Europe and Brexit

WTO tariffs explained

Failure to successfully conclude negotiations on the terms of a trade deal with the rest of the EU before Britain’s forthcoming departure from the customs union could force the UK to revert to World Trade Organisation rules. agendaNi examines.

A trade tariff is a customs duty or a tax on imported goods. While many countries have sought to reduce tariffs and other barriers to trade over the past century, often through multilateral agreements, they are most commonly adopted in an effort to protect developing economies and domestic employment, while in more developed countries they can safeguard vital industries. There are three main tariff scenarios within the WTO option: most favoured nation (MFN) tariffs, preferential tariffs and bound tariffs.

  1. A MFN tariff is one which WTO members agree to apply to all trade partners who are simultaneously fellow members. In practice this means that MFN tariffs are the highest rates that WTO members apply to each other.
  2. Preferential tariffs are essentially agreements made between countries in which they agree to charge a rate lower than the MFN rate. In a customs union, these rates can be agreed upon and set at a reciprocal level, often on almost zero across all products. This varies between trading partners and agreements. Many countries will provide developing nations with unilateral preferential tariffs, rather than reciprocal agreements.
  3. The bound tariff is the maximum MFN tariff applied to a commodity line by individual WTO members. When countries join the WTO or negotiate tariff levels, the top level, bound tariff rates, are agreed rather than specific individual rates. As such, in practice, bound tariffs are not necessarily applied by WTO members towards each other. Instead they have flexibility to increase or decrease tariffs within the parameters of the bound level. The gap between the bound and the MFN applied is called the binding overhang. If this overhang is large, then a member’s trade policy has the potential to be less predictable.

Within the EU, a Common Customs Tariff (CCT) is applied to all goods imported across its external border from the rest of the world. While the tariff is common, rates of duty alternate in correlation with the economic sensitivity of the goods. The tariff is a combination of goods classification and the duty rates which apply to each classification. CCT is uniformly applied to ensure that domestic producers can compete in the internal market with third country exporters.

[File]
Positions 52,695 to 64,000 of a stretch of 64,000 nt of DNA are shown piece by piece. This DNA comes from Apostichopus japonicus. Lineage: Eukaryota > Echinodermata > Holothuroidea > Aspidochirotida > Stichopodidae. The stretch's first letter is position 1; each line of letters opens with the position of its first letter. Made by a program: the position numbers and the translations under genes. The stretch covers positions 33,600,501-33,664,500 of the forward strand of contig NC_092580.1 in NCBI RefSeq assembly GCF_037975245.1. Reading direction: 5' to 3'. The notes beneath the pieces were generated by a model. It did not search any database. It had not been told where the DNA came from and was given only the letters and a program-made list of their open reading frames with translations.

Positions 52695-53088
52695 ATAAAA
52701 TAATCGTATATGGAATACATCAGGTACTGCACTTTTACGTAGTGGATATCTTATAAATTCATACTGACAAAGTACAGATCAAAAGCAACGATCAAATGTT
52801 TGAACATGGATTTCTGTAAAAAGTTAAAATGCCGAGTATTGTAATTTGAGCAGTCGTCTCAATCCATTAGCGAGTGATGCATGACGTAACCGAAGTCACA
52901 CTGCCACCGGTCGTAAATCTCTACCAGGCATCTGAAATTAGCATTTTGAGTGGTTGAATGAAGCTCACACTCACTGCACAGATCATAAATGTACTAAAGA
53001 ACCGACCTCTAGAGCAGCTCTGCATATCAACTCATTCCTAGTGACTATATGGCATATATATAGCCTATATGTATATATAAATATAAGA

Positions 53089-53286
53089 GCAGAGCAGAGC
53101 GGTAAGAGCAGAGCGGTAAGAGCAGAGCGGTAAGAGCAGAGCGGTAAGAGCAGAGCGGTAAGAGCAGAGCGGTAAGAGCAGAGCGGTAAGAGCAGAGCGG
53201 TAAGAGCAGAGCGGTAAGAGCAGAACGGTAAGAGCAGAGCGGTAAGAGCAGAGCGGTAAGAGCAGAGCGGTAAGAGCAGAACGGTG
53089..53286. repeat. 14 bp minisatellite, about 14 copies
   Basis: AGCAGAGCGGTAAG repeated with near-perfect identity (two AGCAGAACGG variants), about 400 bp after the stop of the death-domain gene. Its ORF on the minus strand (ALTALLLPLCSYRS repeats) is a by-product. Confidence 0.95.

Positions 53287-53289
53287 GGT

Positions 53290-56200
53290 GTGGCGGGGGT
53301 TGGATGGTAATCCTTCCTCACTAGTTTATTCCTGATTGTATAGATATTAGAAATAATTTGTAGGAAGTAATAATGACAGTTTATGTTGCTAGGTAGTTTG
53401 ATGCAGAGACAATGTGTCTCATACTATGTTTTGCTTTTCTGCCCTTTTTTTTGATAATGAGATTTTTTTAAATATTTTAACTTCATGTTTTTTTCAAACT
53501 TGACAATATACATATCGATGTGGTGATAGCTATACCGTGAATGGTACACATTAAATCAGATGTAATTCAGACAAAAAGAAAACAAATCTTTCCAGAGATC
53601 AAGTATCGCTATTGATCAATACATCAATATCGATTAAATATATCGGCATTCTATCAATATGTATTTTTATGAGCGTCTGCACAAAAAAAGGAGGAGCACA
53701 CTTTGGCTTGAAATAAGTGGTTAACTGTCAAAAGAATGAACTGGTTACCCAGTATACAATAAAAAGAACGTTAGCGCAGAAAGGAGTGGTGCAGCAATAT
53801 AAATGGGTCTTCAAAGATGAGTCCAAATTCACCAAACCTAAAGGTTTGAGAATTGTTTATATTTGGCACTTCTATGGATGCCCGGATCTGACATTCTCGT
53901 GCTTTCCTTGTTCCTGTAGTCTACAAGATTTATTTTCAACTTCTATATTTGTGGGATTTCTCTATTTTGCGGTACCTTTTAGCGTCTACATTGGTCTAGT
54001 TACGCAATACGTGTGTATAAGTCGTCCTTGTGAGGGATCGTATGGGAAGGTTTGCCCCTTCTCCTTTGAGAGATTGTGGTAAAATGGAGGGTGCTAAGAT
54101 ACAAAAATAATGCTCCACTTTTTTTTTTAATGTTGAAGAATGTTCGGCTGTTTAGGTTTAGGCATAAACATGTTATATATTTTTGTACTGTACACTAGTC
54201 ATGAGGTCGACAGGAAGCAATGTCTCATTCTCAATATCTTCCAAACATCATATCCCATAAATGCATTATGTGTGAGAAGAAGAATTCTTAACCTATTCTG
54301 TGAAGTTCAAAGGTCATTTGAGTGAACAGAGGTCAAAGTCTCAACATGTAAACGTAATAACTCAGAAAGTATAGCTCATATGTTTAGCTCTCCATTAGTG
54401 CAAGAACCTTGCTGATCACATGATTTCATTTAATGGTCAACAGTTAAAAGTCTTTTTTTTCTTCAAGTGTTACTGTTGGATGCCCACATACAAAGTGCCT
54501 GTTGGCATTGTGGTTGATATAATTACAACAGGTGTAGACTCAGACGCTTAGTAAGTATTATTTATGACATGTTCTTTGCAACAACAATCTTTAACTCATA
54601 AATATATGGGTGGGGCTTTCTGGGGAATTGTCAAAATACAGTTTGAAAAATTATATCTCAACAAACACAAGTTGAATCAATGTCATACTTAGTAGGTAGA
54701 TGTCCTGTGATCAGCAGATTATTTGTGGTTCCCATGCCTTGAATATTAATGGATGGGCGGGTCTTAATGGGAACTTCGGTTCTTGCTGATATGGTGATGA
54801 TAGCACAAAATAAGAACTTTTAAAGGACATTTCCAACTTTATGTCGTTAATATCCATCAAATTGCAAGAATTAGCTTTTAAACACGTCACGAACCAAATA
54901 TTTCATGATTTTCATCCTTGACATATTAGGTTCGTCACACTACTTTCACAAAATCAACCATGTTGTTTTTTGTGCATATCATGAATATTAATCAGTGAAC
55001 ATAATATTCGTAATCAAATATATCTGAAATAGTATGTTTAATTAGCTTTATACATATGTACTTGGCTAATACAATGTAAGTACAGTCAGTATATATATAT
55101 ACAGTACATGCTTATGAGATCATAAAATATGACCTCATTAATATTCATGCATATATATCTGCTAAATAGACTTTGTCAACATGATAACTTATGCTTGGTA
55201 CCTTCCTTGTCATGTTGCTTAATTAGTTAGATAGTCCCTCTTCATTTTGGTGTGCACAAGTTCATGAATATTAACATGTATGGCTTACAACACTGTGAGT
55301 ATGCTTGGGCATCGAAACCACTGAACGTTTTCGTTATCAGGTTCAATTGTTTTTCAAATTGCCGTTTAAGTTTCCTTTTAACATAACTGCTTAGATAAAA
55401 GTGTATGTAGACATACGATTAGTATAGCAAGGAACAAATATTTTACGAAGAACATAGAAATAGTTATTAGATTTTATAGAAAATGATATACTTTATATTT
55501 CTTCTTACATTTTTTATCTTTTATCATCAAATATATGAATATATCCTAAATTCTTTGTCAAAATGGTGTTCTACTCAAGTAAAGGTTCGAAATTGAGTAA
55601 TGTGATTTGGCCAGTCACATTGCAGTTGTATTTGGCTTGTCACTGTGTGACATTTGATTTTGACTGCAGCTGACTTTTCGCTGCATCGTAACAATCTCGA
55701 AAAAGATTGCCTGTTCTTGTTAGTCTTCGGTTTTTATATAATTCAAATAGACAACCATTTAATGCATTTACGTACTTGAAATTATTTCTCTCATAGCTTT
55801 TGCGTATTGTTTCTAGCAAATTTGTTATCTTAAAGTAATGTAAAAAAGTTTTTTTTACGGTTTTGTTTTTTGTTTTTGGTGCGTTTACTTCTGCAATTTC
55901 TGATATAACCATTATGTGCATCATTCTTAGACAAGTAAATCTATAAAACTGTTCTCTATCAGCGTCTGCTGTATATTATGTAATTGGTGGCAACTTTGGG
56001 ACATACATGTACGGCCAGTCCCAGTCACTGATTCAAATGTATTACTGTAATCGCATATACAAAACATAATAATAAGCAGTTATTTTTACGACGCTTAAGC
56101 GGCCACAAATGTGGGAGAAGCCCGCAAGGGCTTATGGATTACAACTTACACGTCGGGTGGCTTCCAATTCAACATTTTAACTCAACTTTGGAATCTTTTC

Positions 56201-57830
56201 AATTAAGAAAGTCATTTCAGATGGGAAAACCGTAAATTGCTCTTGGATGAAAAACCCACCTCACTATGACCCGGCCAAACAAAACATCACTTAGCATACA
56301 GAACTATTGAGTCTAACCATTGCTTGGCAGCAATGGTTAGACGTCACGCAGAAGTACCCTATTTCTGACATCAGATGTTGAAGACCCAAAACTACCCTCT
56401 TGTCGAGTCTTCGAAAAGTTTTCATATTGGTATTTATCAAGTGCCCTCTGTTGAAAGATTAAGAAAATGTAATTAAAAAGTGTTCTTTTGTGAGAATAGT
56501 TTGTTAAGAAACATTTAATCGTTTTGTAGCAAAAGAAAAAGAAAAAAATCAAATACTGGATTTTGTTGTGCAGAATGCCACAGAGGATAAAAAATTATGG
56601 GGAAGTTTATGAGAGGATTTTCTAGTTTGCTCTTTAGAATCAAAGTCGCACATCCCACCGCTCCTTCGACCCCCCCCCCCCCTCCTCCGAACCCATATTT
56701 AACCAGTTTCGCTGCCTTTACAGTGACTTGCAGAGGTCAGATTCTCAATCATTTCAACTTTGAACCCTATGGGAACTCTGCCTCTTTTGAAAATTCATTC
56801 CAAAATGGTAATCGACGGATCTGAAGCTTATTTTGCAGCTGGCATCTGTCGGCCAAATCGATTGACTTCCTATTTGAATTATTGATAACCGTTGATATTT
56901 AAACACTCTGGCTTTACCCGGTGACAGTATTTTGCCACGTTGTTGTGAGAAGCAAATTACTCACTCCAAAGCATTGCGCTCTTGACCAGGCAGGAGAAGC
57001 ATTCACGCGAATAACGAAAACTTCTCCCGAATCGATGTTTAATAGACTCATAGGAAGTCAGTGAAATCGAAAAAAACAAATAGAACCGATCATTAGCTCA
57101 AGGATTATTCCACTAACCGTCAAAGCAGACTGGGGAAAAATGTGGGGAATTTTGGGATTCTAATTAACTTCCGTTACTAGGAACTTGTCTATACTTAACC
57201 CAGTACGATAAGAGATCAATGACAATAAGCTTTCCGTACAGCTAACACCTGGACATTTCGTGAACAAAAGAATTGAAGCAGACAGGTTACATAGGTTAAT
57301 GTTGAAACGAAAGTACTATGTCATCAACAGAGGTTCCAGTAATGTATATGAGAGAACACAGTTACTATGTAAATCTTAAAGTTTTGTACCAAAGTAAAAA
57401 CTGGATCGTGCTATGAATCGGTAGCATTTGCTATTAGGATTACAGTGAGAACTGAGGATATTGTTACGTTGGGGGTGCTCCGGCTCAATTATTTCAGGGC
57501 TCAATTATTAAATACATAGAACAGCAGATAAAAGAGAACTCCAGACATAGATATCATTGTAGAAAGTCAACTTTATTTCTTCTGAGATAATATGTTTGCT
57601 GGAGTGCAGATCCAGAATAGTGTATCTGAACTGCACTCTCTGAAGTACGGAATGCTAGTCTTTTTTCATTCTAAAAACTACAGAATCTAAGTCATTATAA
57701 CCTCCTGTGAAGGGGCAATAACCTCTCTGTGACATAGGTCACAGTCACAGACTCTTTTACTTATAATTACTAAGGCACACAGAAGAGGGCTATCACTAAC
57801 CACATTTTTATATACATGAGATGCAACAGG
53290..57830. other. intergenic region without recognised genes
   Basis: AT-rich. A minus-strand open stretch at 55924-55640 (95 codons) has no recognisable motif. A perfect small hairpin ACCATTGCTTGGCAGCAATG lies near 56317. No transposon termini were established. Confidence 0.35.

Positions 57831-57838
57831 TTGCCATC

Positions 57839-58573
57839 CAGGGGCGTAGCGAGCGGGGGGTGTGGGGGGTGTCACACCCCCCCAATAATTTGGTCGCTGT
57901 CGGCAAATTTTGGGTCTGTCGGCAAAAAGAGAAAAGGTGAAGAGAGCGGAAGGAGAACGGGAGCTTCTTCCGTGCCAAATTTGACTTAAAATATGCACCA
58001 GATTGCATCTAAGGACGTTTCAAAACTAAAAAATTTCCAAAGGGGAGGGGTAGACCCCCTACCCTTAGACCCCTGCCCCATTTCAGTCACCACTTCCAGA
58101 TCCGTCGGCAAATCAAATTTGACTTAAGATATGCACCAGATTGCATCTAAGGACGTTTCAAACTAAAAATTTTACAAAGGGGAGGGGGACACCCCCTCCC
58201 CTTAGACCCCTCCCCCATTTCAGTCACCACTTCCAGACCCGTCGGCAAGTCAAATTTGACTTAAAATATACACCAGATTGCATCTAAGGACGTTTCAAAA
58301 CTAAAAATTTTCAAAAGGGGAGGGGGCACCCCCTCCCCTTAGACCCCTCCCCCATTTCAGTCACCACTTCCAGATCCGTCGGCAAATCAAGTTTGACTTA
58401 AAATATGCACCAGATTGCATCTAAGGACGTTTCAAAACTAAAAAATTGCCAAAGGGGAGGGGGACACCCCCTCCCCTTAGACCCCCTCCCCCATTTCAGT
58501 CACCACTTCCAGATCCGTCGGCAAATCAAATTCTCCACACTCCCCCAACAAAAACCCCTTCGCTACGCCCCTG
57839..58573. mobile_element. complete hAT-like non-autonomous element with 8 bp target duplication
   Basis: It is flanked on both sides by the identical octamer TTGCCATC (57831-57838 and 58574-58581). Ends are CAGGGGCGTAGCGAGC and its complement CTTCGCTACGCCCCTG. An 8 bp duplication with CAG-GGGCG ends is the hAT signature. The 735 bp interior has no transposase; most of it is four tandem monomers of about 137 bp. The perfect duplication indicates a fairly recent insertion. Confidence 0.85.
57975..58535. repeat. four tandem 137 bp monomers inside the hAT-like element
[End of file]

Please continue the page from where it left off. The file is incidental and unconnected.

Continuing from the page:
If the British Government fails to secure a trade deal with the rest of the EU before the UK completes its exit, it will be forced to trade under WTO rules. Thus, British exports would trade into the CCT, pushing up prices and undermining competitiveness. Confronted by an average tariff of 4.8 per cent, exporters would be faced with a choice: either maintain prices, absorb the reduced competitiveness and experience decreased sales or reduce product prices to recoup the competitive edge in spite of a reduced profit.

The EU tariff rates are swingeing, ranging from zero per cent on pharmaceutical goods to 45 per cent on tobacco. As such, some export industries are more exposed than others. UK exports would also face non-tariff barriers (NTBs), including market standards and regulation, when trading into the EU. In a worst-case scenario, any subsequent reduction in exports lowers an ability to pay for imports, reducing productivity and therefore has the potential to trigger a decline in living standards.

Exiting the EU without securing a free trade deal with the other 27 member states would simultaneously initiate a departure from over 50 trade deals that the EU has secured with countries across the world. Likewise, exceeding tariff-rate quotas for agricultural produce can induce much higher rates of duty than those detailed in the adjoined table.

However, at the same time, the present depreciation of sterling would act as a counterbalance to a reduced competitiveness provoked by the proliferated cost of importing British goods. The symptoms of a squeezed export market could be alleviated by securing cheaper imports through a unilateral decision to drop all import tariffs and move to free trade. In theory, consumers would experience net gain, as would manufacturers, while all sectors would be exposed to competition, thereby enhancing industry dynamism as trade shifted to correlate along lines of strength.

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